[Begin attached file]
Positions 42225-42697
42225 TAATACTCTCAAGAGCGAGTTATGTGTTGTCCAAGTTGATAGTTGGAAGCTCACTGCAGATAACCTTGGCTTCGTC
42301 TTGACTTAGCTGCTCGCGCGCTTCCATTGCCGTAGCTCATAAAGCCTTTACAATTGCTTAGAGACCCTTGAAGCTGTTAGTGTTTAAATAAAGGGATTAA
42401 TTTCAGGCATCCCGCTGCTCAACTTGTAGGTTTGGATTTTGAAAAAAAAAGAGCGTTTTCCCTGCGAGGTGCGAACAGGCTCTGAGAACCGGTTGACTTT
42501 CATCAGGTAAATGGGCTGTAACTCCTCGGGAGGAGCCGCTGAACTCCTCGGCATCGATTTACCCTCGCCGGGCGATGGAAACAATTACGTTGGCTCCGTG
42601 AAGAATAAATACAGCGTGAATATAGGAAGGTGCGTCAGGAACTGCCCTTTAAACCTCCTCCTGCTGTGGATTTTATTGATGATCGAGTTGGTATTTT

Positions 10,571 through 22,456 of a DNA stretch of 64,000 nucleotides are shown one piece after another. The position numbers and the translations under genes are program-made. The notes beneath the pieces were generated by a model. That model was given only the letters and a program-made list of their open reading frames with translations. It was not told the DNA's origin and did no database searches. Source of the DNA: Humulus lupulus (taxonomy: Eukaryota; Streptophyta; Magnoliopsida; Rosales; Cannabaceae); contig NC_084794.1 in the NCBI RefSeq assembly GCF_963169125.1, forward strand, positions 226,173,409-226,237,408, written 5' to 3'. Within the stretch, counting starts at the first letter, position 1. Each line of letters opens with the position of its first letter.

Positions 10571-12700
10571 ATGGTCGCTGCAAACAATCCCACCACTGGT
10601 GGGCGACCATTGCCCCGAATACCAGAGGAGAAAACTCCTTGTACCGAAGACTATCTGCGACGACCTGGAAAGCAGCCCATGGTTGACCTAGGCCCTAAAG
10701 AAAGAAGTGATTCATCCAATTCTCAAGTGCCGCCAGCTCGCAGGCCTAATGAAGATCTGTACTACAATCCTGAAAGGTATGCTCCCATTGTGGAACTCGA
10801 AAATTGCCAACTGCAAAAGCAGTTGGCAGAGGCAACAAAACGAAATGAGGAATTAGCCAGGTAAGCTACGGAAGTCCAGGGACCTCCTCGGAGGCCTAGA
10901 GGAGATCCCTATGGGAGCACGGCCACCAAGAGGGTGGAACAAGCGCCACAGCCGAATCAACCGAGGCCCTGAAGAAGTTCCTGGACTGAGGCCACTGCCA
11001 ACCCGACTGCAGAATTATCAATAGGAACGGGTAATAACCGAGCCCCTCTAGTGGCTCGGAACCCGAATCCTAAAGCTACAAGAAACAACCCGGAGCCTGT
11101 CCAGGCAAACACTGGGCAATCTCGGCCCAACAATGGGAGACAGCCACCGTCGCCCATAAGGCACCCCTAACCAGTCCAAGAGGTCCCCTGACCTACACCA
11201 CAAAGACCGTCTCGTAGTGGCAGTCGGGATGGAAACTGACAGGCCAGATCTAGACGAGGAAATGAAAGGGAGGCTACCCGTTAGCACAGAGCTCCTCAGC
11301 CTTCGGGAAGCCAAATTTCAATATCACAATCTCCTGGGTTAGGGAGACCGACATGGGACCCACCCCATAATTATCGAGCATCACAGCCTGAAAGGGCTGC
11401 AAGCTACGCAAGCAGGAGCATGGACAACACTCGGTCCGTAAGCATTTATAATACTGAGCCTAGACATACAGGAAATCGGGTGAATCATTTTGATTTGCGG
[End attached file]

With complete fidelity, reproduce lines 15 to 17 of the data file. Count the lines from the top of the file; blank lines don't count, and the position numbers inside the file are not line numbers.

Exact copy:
11101 CCAGGCAAACACTGGGCAATCTCGGCCCAACAATGGGAGACAGCCACCGTCGCCCATAAGGCACCCCTAACCAGTCCAAGAGGTCCCCTGACCTACACCA
11201 CAAAGACCGTCTCGTAGTGGCAGTCGGGATGGAAACTGACAGGCCAGATCTAGACGAGGAAATGAAAGGGAGGCTACCCGTTAGCACAGAGCTCCTCAGC
11301 CTTCGGGAAGCCAAATTTCAATATCACAATCTCCTGGGTTAGGGAGACCGACATGGGACCCACCCCATAATTATCGAGCATCACAGCCTGAAAGGGCTGC